In loving memory of Private James Hume Adams who died on 26th September 1915 during the Battle of Loos in France at the age of 25 years old.

Family Background

James Hume Adams was born on the 6th of March 1890 in Edinburgh to John Adams, a printer compositor, and Esther Boyd.  As is often the tradition with Scottish families and as the first born son, James was named after his paternal grandfather and great grandfather.

In 1891, James and his mother were living with James’ paternal aunt Barbara Adams in Lauriston Street, Edinburgh, whilst his father was working as a printer compositor, living in Portugal Street, Glasgow with another of James’ paternal aunts, Christina Adams, and paternal uncle, Robert Adams.  James’ grandparents had originally moved from Glasgow to Edinburgh and the family continued to have close ties between the two great Scottish cities.

He was the eldest of four children, with two younger sisters Esther (b. 1894, Edinburgh) and Catherine McKay (b. 1898 – d. 1898, Glasgow), and brother John Boyd Adams (b. 1900, Glasgow).  Somewhere between the birth of his two sisters, the Adams family fully relocated from Edinburgh to the Dennistoun area of Glasgow.  Initially, the family were living in Wishart Street before moving into Alexandra Parade, Glasgow.  In  1911, James was still living at the family home in Alexandra Parade, with his occupation listed as “Teacher Student”.


In 1906, James enrolled at the Glasgow Pupil Teacher’s Institute where he studied for 2 years.  Whilst in his second year of studies, he took an evening class in Dynamics at the Glasgow and West of Scotland Technical College.

Once James had received his Junior Student Certificate, he was able to enroll at the University of Glasgow where he studied Latin and Greek, and went on to study French and German to Honours level.  In 1912 he graduated from university with a First Class MA in Modern Languages before embarking on teacher training, from which he graduated in 1 August 1913.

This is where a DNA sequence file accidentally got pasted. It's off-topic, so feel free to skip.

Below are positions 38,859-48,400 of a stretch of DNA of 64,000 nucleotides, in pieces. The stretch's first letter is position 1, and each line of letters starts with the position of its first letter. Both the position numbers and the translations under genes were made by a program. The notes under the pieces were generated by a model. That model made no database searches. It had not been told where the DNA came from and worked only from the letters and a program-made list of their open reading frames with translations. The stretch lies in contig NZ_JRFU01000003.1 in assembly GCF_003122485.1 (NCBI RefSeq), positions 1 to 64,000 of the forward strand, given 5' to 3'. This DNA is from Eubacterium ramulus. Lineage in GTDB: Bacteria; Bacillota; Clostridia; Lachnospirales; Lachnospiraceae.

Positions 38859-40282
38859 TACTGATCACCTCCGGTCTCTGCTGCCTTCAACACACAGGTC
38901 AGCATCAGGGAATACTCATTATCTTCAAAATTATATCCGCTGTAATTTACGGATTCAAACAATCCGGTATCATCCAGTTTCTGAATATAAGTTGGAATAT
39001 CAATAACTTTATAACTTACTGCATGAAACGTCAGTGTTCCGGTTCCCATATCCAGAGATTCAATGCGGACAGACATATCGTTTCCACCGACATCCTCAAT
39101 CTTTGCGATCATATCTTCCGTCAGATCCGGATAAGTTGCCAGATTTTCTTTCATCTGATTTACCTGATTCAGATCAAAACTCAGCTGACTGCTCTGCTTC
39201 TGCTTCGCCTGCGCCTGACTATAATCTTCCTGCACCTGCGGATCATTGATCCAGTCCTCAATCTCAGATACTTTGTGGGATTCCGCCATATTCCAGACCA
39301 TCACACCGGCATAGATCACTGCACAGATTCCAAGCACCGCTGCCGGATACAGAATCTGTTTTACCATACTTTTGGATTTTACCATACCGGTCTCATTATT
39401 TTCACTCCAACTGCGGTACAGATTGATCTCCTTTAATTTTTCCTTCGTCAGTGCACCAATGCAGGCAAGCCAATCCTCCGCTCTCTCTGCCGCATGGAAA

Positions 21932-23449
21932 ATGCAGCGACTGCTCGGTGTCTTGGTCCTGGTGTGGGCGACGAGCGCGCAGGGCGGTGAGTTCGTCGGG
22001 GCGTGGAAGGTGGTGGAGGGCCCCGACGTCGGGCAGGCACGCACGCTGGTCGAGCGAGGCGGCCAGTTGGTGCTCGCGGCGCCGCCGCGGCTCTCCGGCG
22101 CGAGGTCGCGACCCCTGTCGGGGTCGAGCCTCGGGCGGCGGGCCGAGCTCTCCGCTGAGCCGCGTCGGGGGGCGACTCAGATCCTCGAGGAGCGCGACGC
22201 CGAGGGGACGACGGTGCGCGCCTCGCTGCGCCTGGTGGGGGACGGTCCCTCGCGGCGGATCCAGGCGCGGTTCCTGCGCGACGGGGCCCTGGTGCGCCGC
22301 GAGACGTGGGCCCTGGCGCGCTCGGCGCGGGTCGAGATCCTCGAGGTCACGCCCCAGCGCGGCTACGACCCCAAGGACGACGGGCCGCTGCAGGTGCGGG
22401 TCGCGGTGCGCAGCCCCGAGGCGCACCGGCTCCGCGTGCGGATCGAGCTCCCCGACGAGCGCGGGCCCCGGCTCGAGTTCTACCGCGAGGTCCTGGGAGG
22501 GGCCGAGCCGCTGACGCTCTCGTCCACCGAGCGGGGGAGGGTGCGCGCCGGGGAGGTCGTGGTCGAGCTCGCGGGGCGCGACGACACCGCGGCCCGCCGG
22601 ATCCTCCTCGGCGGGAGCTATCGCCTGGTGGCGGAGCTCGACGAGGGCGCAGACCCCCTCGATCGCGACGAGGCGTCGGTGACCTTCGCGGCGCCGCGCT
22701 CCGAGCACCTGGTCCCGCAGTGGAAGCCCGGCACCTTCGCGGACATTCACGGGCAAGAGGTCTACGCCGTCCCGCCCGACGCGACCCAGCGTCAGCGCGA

After completing teacher training, James relocated to Aberdeen and from 1913 to 1915 enrolled in the Faculty of Law at Aberdeen University.  He assumed a position at Gordon College in 1913 as German Master and was employed as the principal teacher of German at the start of the Great War.


He enlisted as a Private in the 6th Battalion Queen’s Own Cameron Highlanders in the March of 1915 and trained in Basingstoke. The battalion had formed in 1914 and was predominantly made up of like minded men to James and linked to the University of Glasgow, both students and staff. After a limited amount of training in England, the volunteer battalion moved to France in July of 1915, just four months after James had originally enlisted.

On the 23rd of July 1915, James and his regiment experienced their first day in the trenches. To start with, they were located some way back from the front line on the Western Front, but on the 23rd of September they were moved closer to the firing line.  On the 25th of September the Battle of Loos began around the village of Loos-en-Gohelle the Hauts-de-France region of France. It was the first major action carried out by the “New Army” made up of territorial soldiers, reserves and volunteers, like the 6th Battalion, who had very little training before heading to the Western Front. They not only experienced the shells and machine guns, but chlorine gas which the British military used for the first time at Loos.

It was assumed that James lost his life on the 26th of September 1915, one of  50,000 British casualties throughout the duration of the Battle of Loos between the 25th September and the 8th October 1915. He was awarded Victory and British War Medals for his service.  His effects and estate were left to his father, still living in Alexandra Parade in Glasgow. James was only 25 years old.


If you would like to learn more about James Hume Adams or the Battle of Loos, these are the sources I used in researching his story.  There are also photographs of James in both the University of Aberdeen Roll of Honour and the University of Glasgow WW1 Biography.


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